Why Does Sweat Leave Yellow Stains After Drying Even Though It Is Colorless?

Table of Contents (click to expand)

The reason why your light-colored clothing has yellow stains where you’ve been perspiring is just basic science involving bacteria on your skin, the clothes you wear, and possibly what kind of deodorant you use.

Have you ever wondered why your clothes develop those pesky yellow stains after you’ve been sweating and the moisture has dried? It’s a peculiar phenomenon, considering that sweat itself is colorless. What’s behind this unwanted transformation?

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What Is Sweat And Why Is It Colorless?

Sweat is a way for the body to cool off. There are two types of sweat, produced by different sweat glands. Eccrine glands, found all over our body, produce sweat that’s mainly made of water. Apocrine glands are mainly found in our armpits and groin area, and these produce sweat that contains fat droplets, ammonia, and proteins. Both of these types of sweat, upon secretion, are odorless and colorless.

So… why does that colorless secretion leave yellow stains when it dries up?

Structure of Eccrine Gland (Photo Credit: OpenStax College/Wikimedia Commons)

Bacteria And Fungi On The Skin

The answer lies in certain substances present in sweat. The salt, urea, and ammonia in sweat are ingested by the bacteria or fungi that live on you skin. The bacteria metabolize these compounds in sweat and release new molecules, some of which have a yellowish color. The moisture, and the nutrients in sweat, are ideal for your skin’s microbes.

Deodorants and antiperspirants can also react with molecules in sweat to form a yellow color. Many deodorants contain aluminum, which can react with the proteins in sweat to cause yellow stains.

Types Of Clothing

Certain fabrics, like polyester and nylon, can trap sweat and bacteria against our skin. This can lead to yellow stains on lighter clothes. This is especially common in areas where sweat tends to accumulate, like our underarms.

To prevent this from happening, try wearing clothing made from breathable fabrics, such as cotton or bamboo. These fabrics will help wick sweat away from your skin and allow it to evaporate more easily. This helps in preventing yellow sweat stains from developing.

Also Read: Why Do Some People Sweat More Than Others?

Some Medical Conditions That Cause Yellow Sweat

  1. Chromhidrosis: Individuals with chromhidrosis have yellow, green, blue, brown, or sometimes black sweat, due to the deposition of a pigment called lipofuscin in their sweat glands. It mainly affects the face and underarms.
  2. Pseudochromhidrosis: It causes unusual sweat color after coming in contact with chemicals, dyes, or bacteria (chromogenic bacteria).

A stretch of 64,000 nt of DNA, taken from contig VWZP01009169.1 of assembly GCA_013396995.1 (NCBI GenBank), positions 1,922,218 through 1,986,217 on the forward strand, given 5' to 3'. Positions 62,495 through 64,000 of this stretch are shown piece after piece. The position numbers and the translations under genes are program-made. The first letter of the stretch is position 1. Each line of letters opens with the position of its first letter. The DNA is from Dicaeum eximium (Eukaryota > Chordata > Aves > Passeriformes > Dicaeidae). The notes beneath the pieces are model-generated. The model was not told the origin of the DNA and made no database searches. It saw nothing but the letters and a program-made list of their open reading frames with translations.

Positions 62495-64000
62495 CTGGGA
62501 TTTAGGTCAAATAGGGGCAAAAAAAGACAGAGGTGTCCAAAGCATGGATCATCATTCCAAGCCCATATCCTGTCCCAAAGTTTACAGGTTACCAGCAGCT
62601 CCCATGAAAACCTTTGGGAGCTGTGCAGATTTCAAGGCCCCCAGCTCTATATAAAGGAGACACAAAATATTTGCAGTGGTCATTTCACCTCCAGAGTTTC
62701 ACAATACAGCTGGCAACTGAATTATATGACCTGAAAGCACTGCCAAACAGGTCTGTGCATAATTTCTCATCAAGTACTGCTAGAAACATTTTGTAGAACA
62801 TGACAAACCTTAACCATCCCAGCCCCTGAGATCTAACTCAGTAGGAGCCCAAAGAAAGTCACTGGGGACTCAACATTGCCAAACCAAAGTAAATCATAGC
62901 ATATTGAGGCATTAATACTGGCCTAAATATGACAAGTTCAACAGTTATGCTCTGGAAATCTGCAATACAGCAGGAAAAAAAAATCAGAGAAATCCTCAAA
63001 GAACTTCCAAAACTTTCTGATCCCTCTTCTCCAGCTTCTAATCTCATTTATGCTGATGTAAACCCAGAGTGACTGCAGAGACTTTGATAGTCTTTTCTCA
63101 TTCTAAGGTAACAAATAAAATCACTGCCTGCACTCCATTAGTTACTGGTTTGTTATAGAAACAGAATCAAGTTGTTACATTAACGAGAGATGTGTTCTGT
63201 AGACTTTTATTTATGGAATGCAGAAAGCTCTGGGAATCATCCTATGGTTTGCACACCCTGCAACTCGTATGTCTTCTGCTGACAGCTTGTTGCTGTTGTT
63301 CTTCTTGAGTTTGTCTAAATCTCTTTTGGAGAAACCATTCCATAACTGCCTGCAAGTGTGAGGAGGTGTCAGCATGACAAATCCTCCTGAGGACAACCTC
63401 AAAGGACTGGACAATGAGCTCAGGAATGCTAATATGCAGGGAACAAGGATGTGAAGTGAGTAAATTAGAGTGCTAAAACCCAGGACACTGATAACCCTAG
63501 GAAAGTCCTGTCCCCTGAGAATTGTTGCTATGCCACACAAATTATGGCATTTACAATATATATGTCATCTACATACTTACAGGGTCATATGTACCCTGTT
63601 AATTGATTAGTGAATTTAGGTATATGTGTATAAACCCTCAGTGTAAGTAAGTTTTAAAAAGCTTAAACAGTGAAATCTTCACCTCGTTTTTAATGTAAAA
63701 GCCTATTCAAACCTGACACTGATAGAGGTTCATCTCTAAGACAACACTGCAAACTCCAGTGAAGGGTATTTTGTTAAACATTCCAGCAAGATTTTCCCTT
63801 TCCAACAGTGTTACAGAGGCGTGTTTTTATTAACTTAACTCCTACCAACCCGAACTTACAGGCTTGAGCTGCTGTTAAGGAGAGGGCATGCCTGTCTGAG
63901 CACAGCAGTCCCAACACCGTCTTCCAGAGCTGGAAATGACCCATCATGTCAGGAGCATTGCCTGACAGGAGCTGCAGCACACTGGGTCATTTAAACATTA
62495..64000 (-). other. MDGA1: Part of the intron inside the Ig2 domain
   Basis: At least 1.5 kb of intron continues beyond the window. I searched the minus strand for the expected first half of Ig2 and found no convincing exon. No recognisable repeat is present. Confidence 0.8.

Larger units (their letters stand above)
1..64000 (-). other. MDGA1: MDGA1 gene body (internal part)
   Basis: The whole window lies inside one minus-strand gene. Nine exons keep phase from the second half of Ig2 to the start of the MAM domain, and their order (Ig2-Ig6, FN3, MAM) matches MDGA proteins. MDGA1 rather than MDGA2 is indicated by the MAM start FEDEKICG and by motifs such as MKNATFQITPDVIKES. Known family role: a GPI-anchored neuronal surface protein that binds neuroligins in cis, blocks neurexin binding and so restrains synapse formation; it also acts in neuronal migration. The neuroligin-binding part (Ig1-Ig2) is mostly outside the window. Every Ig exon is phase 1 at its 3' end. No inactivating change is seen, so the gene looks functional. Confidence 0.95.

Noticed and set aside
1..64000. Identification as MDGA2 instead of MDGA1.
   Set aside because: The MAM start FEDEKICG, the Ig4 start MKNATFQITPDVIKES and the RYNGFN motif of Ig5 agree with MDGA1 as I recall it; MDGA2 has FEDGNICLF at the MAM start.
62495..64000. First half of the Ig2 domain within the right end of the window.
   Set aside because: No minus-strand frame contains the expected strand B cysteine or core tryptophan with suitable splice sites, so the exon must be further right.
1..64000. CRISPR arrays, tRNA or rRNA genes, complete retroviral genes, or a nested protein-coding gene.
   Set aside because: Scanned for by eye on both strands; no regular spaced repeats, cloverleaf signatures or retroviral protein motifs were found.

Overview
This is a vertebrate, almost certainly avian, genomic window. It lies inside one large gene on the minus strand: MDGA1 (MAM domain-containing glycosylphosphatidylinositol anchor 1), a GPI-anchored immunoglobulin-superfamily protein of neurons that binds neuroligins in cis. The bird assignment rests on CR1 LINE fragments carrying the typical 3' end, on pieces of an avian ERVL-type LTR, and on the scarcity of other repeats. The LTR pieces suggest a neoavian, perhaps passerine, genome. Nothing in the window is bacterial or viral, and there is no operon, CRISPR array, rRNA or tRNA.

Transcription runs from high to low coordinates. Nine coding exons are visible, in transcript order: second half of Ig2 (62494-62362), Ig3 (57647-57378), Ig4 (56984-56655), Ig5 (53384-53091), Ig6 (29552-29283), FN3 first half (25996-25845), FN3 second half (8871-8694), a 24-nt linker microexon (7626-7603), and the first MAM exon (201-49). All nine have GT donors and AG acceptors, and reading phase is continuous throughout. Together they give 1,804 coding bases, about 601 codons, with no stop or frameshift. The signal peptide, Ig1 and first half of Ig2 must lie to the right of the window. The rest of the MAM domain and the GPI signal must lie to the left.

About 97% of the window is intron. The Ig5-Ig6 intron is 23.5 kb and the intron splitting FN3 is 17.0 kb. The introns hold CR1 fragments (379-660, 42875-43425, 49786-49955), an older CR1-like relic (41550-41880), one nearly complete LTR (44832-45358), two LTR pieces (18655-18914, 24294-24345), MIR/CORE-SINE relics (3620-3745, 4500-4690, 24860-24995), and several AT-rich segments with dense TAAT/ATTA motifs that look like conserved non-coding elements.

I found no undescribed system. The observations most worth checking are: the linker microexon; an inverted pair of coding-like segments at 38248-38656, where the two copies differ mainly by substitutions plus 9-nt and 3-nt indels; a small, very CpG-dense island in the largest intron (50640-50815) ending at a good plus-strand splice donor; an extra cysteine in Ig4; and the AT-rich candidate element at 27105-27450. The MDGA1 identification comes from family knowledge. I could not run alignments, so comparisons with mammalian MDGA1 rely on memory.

3. Hematohidrosis: In this condition, a person’s sweat contains blood

In the case of any of these medical conditions, one should immediately consult a healthcare professional.


So, there you have it! The reason why your light-colored clothing has yellow stains is just basic science involving the bacteria on your skin, the clothes you wear, medical conditions, and possibly what kind of deodorant you use. All these factors could be the reason why you have yellow stains on your clothes. The best way to avoid them is to clean yourself regularly, wear light cotton clothes, and use aluminum-free deodorant. And next time you notice those yellow sweat stains, remember that it’s not the sweat itself, but the chemical interactions at play. Stay cool and stay fresh!

Also Read: Why Do Clothes Smell If Not Dried Properly?

References (click to expand)
  1. Di Giorgi, A., Sprega, G., Poyatos, L., Papaseit, E., Pérez-Mañá, C., Di Trana, A., … Farré, M. (2023, April 17). Sweat Testing for the Detection of Methylone after Controlled Administrations in Humans. International Journal of Molecular Sciences. MDPI AG.
  2. Koley, S., & Mandal, R. (2016). Red and black pseudochromhidrosis. Indian Journal of Dermatology. Medknow.
  3. D Wilkes. (2021) Chromhidrosis - StatPearls.
About the Author

Shatakshi is a bioinformatics expert with a passion for neurobiology. She earned her M.S. in Bioinformatics from Banaras Hindu University and has since been dedicated to exploring the intersection of biology and computer science. She enjoys immersing herself in the pages of fantasy romance novels, discovering new worlds, and experiencing grand adventures from the comfort of her armchair. Despite her love of sedentary activities, she is also determined to stay active and is currently learning how to swim.

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